When the ‘Lil’ Bravo arrived at the West Indian circuit, circa 2011, there was a reassurance that the West Indians hadn’t really bid their farewell to Brian Lara for another replica of his had seemingly arrived. After all, there was more to a man who was popularly referred to as “Carbon copy of Brian Lara.” He was the ‘Prince of Trinidad’s’ cousin.
The flamboyance in the middle soon took over the attention of the cricketing world and went on to collect some dizzying feats, such as a famous 166 at Wankhede on Bravo’s maiden India tour and the epic 116 under night lights at the UAE against Pakistan in a truly unforgettable pink-ball Test. Then, all of a sudden, following a run-in with Dave ‘Wycliffe’ Cameron, Bravo was out.
Now, the word is that he may just be back to where he belongs: in the Windies colours. And if there’s a strong evidence of that then Bravo’s CPL 2018 tally should suffice, that saw him collect 353 runs off 13 games at a fantastic strike rate of 131.
He was at his imperious best against the St Lucia Stars where the leftie fired an unbeaten 94. He combined grace and power with exceptional ease and in so doing, he proved Pollard that height and frame hardly matter in front of the form.
The bowler whose celebration goes to show just how important the sport really is to him, Imran Tahir found his sweet spot in the CPL 2018, wherein he bowled his heart out for the Guyana Amazon Warriors.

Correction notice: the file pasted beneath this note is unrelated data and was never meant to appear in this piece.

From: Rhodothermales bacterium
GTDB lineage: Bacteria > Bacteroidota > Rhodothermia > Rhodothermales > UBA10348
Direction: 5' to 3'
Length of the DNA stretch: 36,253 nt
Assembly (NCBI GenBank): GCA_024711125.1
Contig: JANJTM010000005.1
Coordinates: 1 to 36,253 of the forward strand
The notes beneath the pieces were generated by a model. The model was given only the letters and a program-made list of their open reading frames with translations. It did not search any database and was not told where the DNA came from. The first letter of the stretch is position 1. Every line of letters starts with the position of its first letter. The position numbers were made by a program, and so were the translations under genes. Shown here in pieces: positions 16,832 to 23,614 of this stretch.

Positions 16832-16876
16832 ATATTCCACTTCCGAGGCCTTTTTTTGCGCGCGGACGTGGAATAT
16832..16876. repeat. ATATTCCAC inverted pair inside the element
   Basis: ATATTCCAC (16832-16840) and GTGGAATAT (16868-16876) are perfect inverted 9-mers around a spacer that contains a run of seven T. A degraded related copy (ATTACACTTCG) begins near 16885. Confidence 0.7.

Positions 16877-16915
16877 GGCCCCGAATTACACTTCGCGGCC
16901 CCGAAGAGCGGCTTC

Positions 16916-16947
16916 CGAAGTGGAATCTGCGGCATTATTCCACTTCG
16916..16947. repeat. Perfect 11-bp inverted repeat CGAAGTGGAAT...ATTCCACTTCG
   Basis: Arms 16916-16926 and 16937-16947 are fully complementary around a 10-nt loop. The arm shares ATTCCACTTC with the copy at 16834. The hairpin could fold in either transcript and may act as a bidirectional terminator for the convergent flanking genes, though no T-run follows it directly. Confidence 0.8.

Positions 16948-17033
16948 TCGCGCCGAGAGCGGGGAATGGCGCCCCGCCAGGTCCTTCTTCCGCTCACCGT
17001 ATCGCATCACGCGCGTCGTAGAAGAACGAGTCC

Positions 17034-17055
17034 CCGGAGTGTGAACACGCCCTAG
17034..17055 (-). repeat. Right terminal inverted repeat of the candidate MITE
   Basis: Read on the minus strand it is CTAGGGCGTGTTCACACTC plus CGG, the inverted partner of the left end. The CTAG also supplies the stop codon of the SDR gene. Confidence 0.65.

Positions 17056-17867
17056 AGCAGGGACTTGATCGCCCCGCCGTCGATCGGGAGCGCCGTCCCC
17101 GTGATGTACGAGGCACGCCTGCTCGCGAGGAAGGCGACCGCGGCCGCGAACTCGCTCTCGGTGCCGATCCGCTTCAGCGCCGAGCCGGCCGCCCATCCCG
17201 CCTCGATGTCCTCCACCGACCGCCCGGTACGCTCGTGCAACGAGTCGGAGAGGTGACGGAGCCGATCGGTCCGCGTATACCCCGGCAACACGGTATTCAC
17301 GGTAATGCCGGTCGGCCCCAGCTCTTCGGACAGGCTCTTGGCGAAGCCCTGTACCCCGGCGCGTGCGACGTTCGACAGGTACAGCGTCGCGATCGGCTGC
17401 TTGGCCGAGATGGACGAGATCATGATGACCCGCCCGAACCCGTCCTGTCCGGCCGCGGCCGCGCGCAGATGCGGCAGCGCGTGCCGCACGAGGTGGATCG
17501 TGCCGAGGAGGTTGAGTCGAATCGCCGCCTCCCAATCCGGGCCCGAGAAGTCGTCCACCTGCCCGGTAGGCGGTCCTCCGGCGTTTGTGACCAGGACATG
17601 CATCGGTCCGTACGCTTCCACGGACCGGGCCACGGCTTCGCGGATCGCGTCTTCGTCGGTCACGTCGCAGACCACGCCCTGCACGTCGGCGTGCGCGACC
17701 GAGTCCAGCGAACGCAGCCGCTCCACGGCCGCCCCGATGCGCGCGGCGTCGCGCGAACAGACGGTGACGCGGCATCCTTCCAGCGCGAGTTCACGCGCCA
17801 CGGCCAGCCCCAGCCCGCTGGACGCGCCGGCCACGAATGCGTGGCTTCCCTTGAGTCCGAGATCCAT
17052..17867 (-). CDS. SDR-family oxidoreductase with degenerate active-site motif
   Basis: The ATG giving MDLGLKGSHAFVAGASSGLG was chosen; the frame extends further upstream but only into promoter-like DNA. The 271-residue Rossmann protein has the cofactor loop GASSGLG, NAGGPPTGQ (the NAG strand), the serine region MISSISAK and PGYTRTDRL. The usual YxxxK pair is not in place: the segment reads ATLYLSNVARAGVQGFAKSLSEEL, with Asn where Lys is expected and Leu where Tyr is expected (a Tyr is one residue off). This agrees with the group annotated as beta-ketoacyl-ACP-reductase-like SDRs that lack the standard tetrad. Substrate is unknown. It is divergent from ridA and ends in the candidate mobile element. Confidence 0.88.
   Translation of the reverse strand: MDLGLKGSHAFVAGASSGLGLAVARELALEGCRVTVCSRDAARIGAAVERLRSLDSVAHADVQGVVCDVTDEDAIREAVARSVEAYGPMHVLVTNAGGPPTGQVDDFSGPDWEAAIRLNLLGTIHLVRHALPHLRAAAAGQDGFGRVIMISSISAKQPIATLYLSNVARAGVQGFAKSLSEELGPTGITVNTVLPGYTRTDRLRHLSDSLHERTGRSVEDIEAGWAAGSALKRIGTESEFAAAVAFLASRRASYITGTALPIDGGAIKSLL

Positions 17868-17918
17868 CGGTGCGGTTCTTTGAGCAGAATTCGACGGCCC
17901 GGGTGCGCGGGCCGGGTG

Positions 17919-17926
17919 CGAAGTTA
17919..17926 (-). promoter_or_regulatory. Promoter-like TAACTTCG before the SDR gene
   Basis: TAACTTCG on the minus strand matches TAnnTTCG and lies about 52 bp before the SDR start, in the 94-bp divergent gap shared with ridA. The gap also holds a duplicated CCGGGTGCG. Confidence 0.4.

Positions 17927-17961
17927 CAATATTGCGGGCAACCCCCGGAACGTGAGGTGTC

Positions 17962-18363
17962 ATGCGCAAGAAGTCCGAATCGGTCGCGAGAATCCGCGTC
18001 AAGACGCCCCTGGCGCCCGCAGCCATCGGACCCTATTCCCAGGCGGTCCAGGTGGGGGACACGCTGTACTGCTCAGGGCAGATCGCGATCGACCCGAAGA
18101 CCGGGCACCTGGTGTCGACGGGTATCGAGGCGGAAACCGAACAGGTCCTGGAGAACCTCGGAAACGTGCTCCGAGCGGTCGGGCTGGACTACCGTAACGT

He was cunning and deceptive and didn’t shy away from giving the ball an extra bit of a leap in the air. His confidence and consistency yielded 13 wickets, including a sensational bowling performance against the Patriots wherein he decked out a 4-for.
The left-hander who knows a thing or two about hitting the big blows out of the park was part of an outfit that was arguable, the most followed in the CPL 2018.
Together with his good friend Shimron Hetmyer, Rutherford became a regular feature of clubbing some feisty ones out of the park. Through knocks of 45 not out and that precious 48 against the Tridents, this leftie proved that while at 20, he might not be an experienced player, he had the tenacity and skill to go through the rigours to become an experienced Windies player one day.
May that surely happens to the youngster.
If one wanted to understand the significance of the CPL 2018, then a simple test could suffice. Simply remove Shimron Hetmyer from the scene of the biggest T20 party in the world and then imagine the tournament without him. It may appear dark, hazy or bleak.
Such was the big-hitting Hetmyer’s form in a series that’s known to reward the persistence of the youth with a future call-up for the national side. But now that Shimron Hetmyer- scores such as 39, 59, 48, 100- has already become a feature of the Windies national side, he’d want to carry on his hot form into what lies ahead in his national duties.
Arguably, as also suggested by Ian Bishop, the biggest moment of the CPL 2018 came in the form of Hetmyer’s phenomenal 100, a knock that came off just 49 balls, including 5 massive sixes against Tallawahs. Then, Lauderdale erupted to the quintessential Caribbean beats produced by the enigmatic ease by Hetmyer.
For starters, there’s a big opportunity for Shimron to continue his momentum against India, where the West Indies travel in November. At 20, Hetmyer’s got the guts, the charisma, and the fire to ton up some useful scores. Can he make it count big?